I see the red number one on the Facebook message icon. A message from my daughter. Maybe she wants to chat. I chat with my children by appointment all the time—it’s just easier that way, and I have the comfort of knowing I’m not interrupting anything.
I click on the message. Something about a wedding expo in two weeks. OMG! A wedding expo!! My daughter is getting married? She wants me to accompany her to a wedding fair? Of course I can go. Whatever I am scheduled to do vaporizes into irrelevance. I rearrange my life to seize another of the milestones that bejewel my life in abundance. After all, I am “retired.”
From that moment, I am consumed with thoughts about the wedding, and the support we might give our daughter and her fiancé. I think about how lucky they are in each other, and the solid foundation they have built for their life together. I think too about marriage. My marriage. Our marriage.
My husband and I have made it to thirty-seven years and counting. How did we get here? I wonder what I have learned about marriage over the yearsn that I might share with my daughter as she prepares for a conjugal life. A few nuggets, maybe:
1. To love is to be happy with.
This line from Barry Neil Kaufman (author of Son Rise) has been inscribed in my heart since I read it more than thirty years ago. Love means unconditional acceptance of the other person. Period. It has nothing to do with, “I will love you if . . .” It has no affiliation with change, either.
2. Delight in each other always. Focus on each other’s qualities. Say “Thank you” every day.
3. Assume the positive. People are well-intentioned. Actions that might mystify are often grounded either in habit and taste or in a rationale meant to enhance life.
4. Pay attention to the details. Love comes alive in the smiles, casual touches, kisses good-bye, inquiries, and countless small intimacies that knit each stitch of love into a garment that warms and binds forever.
5. Learn about the interests that are new to you. Did I think, when I was twenty-three, that I would ever discriminate the tail lights on a vehicle? Not. Yet, here I am. Last week, sitting at a red light, a white Elantra ahead of me, I catch myself thinking, “That Elantra must be older than ours. The tail lights are much boxier, not as sculpted as those on our model.” Then I laugh out loud, overcome with the irony. My husband, nuts about cars but apathetic about sports, will now watch a Rider game with me, or ask how the team is doing, without looking bored.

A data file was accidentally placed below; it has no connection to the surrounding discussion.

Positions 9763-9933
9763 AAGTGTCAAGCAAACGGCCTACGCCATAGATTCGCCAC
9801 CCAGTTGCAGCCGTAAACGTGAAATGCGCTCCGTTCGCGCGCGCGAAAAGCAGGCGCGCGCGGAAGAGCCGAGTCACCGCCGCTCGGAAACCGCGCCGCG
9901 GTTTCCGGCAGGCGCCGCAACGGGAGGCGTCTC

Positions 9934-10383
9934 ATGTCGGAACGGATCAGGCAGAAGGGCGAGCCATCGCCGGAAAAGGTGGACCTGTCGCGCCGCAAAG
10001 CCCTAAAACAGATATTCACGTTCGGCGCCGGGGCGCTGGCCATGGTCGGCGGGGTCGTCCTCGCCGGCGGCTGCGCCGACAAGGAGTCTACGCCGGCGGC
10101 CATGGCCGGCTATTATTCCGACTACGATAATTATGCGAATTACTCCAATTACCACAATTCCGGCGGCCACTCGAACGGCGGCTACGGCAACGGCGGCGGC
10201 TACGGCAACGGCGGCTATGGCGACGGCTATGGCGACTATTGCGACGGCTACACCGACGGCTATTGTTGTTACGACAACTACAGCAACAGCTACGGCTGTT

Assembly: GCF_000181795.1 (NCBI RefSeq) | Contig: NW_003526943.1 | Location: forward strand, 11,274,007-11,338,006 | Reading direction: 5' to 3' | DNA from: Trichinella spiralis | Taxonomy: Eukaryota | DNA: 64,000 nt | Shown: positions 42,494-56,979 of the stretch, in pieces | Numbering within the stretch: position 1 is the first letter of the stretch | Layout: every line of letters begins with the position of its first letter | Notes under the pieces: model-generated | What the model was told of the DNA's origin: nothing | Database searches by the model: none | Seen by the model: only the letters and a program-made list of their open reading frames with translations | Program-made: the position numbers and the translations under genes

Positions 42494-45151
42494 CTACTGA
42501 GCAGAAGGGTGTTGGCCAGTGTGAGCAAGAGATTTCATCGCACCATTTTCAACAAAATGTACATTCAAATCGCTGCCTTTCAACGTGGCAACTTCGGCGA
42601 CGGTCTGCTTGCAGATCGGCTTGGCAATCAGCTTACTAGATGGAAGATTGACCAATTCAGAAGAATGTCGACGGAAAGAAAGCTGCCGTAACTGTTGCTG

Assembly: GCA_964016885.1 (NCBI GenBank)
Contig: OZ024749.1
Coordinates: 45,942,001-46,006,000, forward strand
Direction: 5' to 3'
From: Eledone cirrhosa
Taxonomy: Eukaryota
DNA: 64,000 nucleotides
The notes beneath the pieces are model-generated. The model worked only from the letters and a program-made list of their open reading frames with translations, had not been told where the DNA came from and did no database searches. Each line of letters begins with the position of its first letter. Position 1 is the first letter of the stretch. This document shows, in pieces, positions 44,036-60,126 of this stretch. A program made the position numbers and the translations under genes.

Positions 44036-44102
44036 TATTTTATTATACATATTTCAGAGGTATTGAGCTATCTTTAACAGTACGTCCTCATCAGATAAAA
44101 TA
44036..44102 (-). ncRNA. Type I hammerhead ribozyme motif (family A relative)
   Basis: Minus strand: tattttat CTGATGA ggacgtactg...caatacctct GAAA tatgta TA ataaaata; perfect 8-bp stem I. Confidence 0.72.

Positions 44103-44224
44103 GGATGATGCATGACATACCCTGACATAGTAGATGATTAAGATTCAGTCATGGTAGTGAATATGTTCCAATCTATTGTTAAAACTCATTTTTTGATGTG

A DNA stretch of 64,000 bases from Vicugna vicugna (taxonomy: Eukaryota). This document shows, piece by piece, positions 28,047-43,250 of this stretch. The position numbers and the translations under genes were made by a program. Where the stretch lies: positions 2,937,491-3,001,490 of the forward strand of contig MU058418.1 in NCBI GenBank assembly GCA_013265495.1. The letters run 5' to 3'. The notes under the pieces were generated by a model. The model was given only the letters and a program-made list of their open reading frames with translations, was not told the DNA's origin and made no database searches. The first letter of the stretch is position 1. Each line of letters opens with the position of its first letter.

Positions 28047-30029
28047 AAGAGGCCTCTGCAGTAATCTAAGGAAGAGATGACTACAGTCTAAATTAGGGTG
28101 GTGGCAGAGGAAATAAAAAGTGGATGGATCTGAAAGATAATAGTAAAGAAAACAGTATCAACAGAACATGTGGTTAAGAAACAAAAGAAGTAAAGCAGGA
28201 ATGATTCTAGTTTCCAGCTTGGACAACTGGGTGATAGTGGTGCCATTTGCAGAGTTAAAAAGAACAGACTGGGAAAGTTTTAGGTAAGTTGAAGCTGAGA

6. Resist honey-do lists. Neither person in a relationship has the moral authority to tell the other person what to do. Both partners know what has to be done and which person has the skill set best suited to the task or the time for it. Negotiation and communication work much better. Respect the person’s approach to the task, no matter how significantly it might differ from yours.
7. Never “should” all over yourselves. You might or could or would do something, but never should.
9. Carve out your own identity as a couple. Never mind what other couples do or how they behave. There is no paradigm for relationships, no one way of being in love or of being married. Love and marriage have as many different looks as there are couples.
10. Remember that marriage is where you end up, not where you start. A wedding is a ticket for a journey that may lead to marriage. The wedding happens, and you start off on your adventure, destination in mind: marriage. Many couples have a wedding. Most share memories. Many derail, and others travel on without ever reaching the destination. Some do realize the oneness of mind and spirit, the true respect and consideration for the other’s uniqueness, the paradoxical separateness and togetherness that bind two people through life’s roller coaster over decades. Years down the road, as you continue to work at your relationship and deepen it, you may stop in your tracks one day and allow yourself to think, “We are actually married.”
It’s easy to get lost in the trappings of the wedding—and the exhibitors at the expo do their best to help couples along with that. The wedding is the distractor, though. Instead, the conditions leading to the actualization of the potential embedded in marriage arise from an intractable focus on the destination. Who knows, one day, we, too, may realize that we’ve come a long way, that we are, at last, married.